Across the street from the white brick home that Mary Hundley has occupied for almost 40 years stand two of what the city calls "community-based residential facilities" for minors -- group houses for juveniles caught between the courts and their own homes.

These houses, one for girls at 2539 13th St. NW and one for boys next door at 2541 13th St., are but two of the six facilities within two square blocks of Hundley's trim home on 13th Street NW.

The houses across from Hundley sport neatly painted exteriors and well-swept walkways, but their serene facades belie the emotional controversy they have ignited among their Columbia Heights neighbors.

"I had to fight in court to live here," said Mary Hundley, an 82-year-old former teacher at Dunbar High School. Hundley's legal battle to move into her home in 1941 led to a loosening of restrictive covenants' throughout the country.

"They told us they didn't mind colored people living on side streets, but not on an important street, at the top of the hill. Now there's a halfway house (at 1301 Clifton St. NW) at the top of the hill. It isn't fair to people who have worked hard for their homes," she said.

Hundley's view was seconded by David Tilghman, a Library of Congress employe who moved to the 13th Street NW area within the last three years.

"It's as if they set out to find the worst place in the city to put a halfway house," he said.

The Clifton Street halfway house for adult exprisoners, he noted, is across the street from Cardozo High School and from the Clifton Terrace housing project. It is two blocks from an elementary school and close to the drug traffic on 14th Street NW.

As with most housing and property-rights issues, the efforts to establish an estimated 350 group homes throughout the District have stirred frequent criticism. Most of them are located in Wards 1 and 4. Clustering the homes has perhaps generated the most anxiety.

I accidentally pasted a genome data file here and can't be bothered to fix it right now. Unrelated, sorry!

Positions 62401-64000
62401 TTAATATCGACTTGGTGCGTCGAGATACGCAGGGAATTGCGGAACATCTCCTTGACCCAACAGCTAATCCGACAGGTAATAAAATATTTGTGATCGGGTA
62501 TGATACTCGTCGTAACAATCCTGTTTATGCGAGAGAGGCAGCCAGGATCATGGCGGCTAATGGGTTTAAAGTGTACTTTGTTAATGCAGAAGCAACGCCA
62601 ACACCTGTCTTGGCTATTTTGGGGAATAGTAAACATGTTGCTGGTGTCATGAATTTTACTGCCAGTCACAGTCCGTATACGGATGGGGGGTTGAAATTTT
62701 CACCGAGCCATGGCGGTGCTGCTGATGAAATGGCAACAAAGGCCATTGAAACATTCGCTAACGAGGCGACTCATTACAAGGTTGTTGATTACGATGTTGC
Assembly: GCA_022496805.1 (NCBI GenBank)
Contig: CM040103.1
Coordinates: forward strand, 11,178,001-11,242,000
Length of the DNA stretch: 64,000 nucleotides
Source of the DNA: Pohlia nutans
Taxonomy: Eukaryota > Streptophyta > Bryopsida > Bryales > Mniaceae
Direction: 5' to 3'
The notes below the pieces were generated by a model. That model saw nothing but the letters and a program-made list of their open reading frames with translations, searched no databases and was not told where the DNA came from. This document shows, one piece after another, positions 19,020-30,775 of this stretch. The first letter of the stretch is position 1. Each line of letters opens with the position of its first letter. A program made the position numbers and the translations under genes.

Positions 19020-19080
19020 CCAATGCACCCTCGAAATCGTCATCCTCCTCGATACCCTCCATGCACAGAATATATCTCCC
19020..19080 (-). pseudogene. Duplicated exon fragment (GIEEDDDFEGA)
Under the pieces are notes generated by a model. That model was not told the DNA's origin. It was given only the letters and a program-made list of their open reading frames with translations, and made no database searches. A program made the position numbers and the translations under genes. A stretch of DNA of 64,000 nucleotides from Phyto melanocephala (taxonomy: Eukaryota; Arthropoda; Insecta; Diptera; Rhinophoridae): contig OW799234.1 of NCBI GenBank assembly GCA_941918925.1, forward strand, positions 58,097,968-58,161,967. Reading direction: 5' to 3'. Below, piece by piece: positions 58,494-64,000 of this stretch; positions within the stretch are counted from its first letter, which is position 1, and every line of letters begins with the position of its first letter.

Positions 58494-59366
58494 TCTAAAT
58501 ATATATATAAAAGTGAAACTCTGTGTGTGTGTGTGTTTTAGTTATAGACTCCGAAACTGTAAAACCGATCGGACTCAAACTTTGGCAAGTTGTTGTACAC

Soon, however, neighborhoods throughout the city may be sharing Hundley's and Tilghman's concern, if not their anger.

Next Thursday, the D.C. Zoning Commission is scheduled to vote on a proposal to limit the number of community-based residential facilities permitted to one per square block, and to restrict them from locating within 300 feet of one another. The proposal also may restrict the maximum number of residents in a facility to 15.

The apparent intent of the proposal would be to disperse group homes throughout the city, which some observers say will merely increase the number of complaints.

"You've got to find some place to put them," said Fred Freeman, houseparent at the group home for girls at 2539 13th St. NW.

"I don't think the Gold Coast would accept a house like this -- not that these kids are bad."

Regardless of the zoning commission's decision next week, none of the cluster of homes near the 2500 block of 13th Street will be forced to relocate.

Thus, the 2500 block might serve as permanent testimony to the ticklish problem of placing rehabilitative facilities in residential neighborhoods. For the most part, the residents take a negative view.

"This is a nice neighborhood. I don't understand stuffing all these places here," said Mark Moser, who is renovating a rowhouse across the street from another group home for girls at 1117 Euclid St. NW. a